Smartphones can get expensive, but they rarely offer so many features that they break the $2K mark, and yet that’s what Huawei is doing with its latest collaboration with Porsche.
If you’ve ever wondered if a phone can be like a car, you may not have to wonder for much longer. This week, after Huawei was done wowing audiences with a phone that could practically see in the dark, it then did something similar to another company: a sort of “one last thing”.
Porsche took the stage, taking over from Huawei, and talking up a phone made between the Huawei and Porsche Design teams, with a Mate model made not just to be as good as what Huawei was showing off, but a little better in every way, too.
Almost like a new style of flagship, Huawei’s Mate RS almost gives a glimpse of what you can expect phones to be like in a few years, as the two companies join forces to roll out technology in one very special device.
The phone does borrow from the template set out by the newly announced P20 Pro, offering a Kirin 970 processor, 6GB RAM, and either 256GB or 512GB storage, a staggering amount no matter how you look at it. There’s also the same camera hardware as the P20 Pro, with the Huawei 24 megapixel camera on the front, as well as the Leica-collaborated triple camera on the back, providing a 40 megapixel colour camera, a 20 megapixel monochrome camera, and an 8 megapixel telephoto camera on the back.
But after the camera, the Porsche Design Huawei Mate RS changes, introducing elements you don’t see in other places. For instance, the front-mounted fingerprint sensor on the P20 Pro gets pushed to the back on the Porsche Mate RS — often seen as the preferred location — and Huawei has seen fit to include another cool concept: an in-screen fingerprint sensor.
One of those concepts that few phones have dabbled with beyond testing, this is a fingerprint sensor built into the screen, allowing you to touch it and unlocking the phone using only your friction ridges through the screen itself. There’s also a face camera for unlocking in case you want more technology for that, and so you’re kind of given a few options there.
The phone also sports a new cooling technology made for keeping the phone’s temperatures down, handy if it heats up from too much use or even through another feature, because this is the first Huawei phone in 2018 to get wireless charging. Even the P20 Pro misses out on this, giving a little more for the Porsche Design model.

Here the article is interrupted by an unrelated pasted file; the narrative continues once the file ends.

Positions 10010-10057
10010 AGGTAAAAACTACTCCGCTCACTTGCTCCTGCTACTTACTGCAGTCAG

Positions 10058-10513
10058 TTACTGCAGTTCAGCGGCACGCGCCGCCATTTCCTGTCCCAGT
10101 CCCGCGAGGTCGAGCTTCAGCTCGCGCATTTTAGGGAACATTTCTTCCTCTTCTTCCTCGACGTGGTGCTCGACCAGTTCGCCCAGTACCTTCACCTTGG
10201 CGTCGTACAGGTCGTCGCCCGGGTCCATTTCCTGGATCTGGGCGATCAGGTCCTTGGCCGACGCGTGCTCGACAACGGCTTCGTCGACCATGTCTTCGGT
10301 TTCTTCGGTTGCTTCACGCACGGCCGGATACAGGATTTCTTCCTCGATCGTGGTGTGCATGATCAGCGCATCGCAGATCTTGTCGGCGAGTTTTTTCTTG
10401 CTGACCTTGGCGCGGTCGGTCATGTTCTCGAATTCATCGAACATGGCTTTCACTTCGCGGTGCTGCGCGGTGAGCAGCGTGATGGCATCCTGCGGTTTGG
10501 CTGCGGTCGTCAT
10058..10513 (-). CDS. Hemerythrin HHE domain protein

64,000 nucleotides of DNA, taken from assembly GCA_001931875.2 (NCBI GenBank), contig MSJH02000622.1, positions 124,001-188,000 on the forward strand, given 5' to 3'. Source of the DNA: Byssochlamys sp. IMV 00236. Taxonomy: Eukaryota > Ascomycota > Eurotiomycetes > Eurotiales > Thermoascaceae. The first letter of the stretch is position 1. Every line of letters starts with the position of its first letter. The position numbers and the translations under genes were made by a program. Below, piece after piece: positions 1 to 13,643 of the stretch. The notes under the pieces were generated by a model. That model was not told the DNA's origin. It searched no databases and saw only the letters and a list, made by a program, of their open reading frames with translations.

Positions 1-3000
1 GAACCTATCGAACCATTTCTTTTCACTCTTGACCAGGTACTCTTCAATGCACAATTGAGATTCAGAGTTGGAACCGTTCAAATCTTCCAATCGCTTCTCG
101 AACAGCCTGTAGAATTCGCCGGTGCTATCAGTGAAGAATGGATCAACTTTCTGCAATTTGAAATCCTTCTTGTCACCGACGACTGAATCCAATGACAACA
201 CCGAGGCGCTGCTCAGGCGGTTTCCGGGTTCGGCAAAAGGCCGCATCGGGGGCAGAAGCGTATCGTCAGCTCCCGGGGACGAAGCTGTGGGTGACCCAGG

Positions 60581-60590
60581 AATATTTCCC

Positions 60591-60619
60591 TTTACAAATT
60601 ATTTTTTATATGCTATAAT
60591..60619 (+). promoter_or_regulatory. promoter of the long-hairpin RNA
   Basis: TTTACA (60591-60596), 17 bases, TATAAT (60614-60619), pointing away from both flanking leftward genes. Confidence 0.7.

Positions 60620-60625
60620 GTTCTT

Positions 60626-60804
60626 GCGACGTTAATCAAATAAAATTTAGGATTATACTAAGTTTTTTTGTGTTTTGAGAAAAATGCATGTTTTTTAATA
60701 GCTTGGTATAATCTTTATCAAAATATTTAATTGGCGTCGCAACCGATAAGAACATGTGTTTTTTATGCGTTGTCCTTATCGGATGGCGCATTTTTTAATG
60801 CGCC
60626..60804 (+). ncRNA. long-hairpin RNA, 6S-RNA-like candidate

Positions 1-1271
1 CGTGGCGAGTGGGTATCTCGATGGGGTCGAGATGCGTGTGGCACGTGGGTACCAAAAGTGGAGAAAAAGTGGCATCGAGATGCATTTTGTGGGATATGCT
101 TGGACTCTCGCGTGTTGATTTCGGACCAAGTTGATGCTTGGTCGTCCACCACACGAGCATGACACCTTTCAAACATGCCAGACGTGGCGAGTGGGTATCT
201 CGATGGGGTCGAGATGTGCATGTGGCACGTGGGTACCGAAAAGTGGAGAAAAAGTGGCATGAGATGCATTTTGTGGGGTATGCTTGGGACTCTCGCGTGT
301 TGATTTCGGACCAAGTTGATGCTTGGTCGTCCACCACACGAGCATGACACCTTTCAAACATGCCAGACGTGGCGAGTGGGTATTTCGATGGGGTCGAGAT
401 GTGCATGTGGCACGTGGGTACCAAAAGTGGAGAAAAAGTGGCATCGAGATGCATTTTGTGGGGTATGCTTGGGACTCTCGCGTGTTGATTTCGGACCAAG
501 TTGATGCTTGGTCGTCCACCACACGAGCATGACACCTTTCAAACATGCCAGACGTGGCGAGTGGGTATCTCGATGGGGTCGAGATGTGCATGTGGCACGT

And the screen has changed too, because while we all like the big full-view screens of today, Huawei’s Porsche Design Mate RS switches to a 6 inch 2880×1440 OLED screen that curves to each side, something that makes it just that little bit more premium.
The pricing, however, also reflects the level of premium this phone will see, and while there’s no Australian price set, the European price is rather telling.
Specifically, you’ll need 1695 Euros for the 256GB model or 2095 Euros for the 512GB model, handsets that will no doubt create a built of turbulence when converted directly to Australian dollars.
The good news on this, however, might be that the Huawei’s Porsche Design collaboration may not hit those earth shattering prices quite as heavily as we expect, and talking with Huawei’s team, we did hear inklings that the price may be lower than a direct translation locally, and there may even be an option to connect the phone with the buyers of the cars.
That’s where the whole “RS” naming scheme comes from, as Porsche’s RS models do also cost a pretty penny, and this could potentially give those new car owners a new phone to go with their purchase.
In the hands, the phone does give off that premium feeling, and that can only be a good thing given the price being charged: it’s slick, it’s shiny, and it feels about as solid as the car that Porsche will craft.
In short, it doesn’t come off as just another tie-in, not like the way we’ve seen cars connected with phones in the past, such as with Ferrari’s model made by Acer all those years ago.
Rather, the Porsche Design Mate RS is one of the phones that Porsche approves off, and having those future-friendly technologies the likes of which no other phone has — the in-screen fingerprint sensor, for instance — helps make the phone just that little bit special, even if the price offsets that, as well.
Leigh Stark was flown to Huawei’s P20 launch in France courtesy of Huawei Australia.